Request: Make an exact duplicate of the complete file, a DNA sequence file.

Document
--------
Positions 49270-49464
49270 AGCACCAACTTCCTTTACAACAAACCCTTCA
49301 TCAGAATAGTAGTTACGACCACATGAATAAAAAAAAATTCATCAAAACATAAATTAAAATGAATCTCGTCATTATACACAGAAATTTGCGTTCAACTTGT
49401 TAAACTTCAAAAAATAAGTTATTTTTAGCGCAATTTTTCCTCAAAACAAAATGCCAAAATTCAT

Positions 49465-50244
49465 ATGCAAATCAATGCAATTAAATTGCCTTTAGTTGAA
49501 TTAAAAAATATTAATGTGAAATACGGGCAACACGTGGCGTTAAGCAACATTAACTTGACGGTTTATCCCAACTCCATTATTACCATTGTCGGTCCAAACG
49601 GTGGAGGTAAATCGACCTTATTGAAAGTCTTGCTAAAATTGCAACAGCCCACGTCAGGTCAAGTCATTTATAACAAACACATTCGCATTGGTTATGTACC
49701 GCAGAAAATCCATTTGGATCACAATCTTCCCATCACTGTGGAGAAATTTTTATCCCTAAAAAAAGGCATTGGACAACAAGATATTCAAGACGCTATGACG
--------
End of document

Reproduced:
Positions 49270-49464
49270 AGCACCAACTTCCTTTACAACAAACCCTTCA
49301 TCAGAATAGTAGTTACGACCACATGAATAAAAAAAAATTCATCAAAACATAAATTAAAATGAATCTCGTCATTATACACAGAAATTTGCGTTCAACTTGT
49401 TAAACTTCAAAAAATAAGTTATTTTTAGCGCAATTTTTCCTCAAAACAAAATGCCAAAATTCAT

Positions 49465-50244
49465 ATGCAAATCAATGCAATTAAATTGCCTTTAGTTGAA
49501 TTAAAAAATATTAATGTGAAATACGGGCAACACGTGGCGTTAAGCAACATTAACTTGACGGTTTATCCCAACTCCATTATTACCATTGTCGGTCCAAACG
49601 GTGGAGGTAAATCGACCTTATTGAAAGTCTTGCTAAAATTGCAACAGCCCACGTCAGGTCAAGTCATTTATAACAAACACATTCGCATTGGTTATGTACC
49701 GCAGAAAATCCATTTGGATCACAATCTTCCCATCACTGTGGAGAAATTTTTATCCCTAAAAAAAGGCATTGGACAACAAGATATTCAAGACGCTATGACG